Nicene and Post-Nicene Fathers: Series I/Volume III/Moral Treatises of St. Augustin/On Patience/Section 1
1. That virtue of the mind which is called Patience, is so great a gift of God, that even in Him who bestoweth the same upon us, that, whereby He waiteth for evil men that they may amend, is set forth by the name of Patience, [or long-suffering.] So, although in God there can be no suffering, and “patience” hath its name a patiendo, from suffering, yet a patient God we not only faithfully believe, but also wholesomely confess. But the patience of God, of what kind and how great it is, His, Whom we say to be impassible, yet not impatient, nay even most patient, in words to unfold this who can be able? Ineffable is therefore that patience, as is His jealousy, as His wrath, and whatever there is like to these. For if we conceive of these as they be in us, in Him are there none. We, namely, can feel none of these without molestation: but be it far from us to surmise that the impassible nature of God is liable to any molestation. But like as He is jealous without any darkening of spirit, wroth without any perturbation, pitiful without any pain, repenteth Him without any wrongness in Him to be set right; so is He patient without aught of passion. Now therefore as concerning human patience, which we are able to conceive and beholden to have, of what sort it is, I will, as God granteth and the brevity of the present discourse alloweth, essay to set forth.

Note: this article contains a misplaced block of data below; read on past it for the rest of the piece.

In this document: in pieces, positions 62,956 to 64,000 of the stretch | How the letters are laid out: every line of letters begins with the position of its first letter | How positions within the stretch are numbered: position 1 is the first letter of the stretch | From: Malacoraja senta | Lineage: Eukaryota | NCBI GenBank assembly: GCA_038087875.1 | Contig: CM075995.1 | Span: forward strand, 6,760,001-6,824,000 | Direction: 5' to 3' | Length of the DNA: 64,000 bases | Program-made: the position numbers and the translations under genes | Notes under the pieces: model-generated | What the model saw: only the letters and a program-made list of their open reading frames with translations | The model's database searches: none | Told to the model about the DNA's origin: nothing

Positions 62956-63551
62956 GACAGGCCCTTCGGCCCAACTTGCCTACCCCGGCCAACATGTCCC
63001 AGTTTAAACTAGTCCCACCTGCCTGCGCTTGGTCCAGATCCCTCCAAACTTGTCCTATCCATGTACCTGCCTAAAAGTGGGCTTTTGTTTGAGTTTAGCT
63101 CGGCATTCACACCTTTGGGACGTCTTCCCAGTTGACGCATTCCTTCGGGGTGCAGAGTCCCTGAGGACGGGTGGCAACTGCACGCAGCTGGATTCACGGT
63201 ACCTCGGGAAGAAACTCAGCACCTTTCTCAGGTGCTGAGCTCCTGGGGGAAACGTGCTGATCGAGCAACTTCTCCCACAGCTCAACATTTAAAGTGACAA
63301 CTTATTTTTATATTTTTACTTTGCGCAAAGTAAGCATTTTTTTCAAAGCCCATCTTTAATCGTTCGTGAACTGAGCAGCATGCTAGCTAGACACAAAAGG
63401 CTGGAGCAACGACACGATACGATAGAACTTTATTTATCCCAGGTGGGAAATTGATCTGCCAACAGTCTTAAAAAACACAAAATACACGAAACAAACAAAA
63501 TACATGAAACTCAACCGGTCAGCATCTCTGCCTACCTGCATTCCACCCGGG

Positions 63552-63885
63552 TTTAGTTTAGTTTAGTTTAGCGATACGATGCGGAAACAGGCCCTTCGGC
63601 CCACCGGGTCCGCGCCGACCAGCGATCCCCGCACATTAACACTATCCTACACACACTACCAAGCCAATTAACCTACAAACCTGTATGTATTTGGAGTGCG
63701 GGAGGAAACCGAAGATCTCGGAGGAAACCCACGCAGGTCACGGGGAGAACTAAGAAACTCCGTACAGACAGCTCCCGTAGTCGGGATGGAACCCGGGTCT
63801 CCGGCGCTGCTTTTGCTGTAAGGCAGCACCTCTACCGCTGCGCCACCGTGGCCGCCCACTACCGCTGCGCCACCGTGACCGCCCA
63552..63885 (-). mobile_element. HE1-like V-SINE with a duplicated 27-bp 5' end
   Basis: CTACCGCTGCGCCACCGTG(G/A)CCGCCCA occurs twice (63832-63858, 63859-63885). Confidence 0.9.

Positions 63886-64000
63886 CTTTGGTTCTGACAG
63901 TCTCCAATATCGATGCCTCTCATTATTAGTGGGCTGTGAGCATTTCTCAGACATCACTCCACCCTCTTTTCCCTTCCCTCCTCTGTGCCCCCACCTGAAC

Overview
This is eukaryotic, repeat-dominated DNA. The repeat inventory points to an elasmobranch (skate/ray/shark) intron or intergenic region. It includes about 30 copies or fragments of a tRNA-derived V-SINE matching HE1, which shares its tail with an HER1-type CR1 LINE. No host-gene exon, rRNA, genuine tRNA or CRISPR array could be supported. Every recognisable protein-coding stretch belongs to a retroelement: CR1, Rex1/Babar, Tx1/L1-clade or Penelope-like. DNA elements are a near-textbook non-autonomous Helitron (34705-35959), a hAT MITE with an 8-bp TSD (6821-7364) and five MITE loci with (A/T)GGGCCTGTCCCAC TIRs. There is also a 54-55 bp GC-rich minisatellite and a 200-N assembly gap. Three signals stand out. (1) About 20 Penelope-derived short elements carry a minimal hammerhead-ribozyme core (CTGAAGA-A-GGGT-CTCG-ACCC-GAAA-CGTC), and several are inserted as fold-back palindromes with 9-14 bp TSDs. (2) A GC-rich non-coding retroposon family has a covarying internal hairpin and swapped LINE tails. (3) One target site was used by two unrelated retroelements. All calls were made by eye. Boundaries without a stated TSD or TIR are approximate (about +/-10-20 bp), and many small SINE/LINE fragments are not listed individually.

- Nihil patientem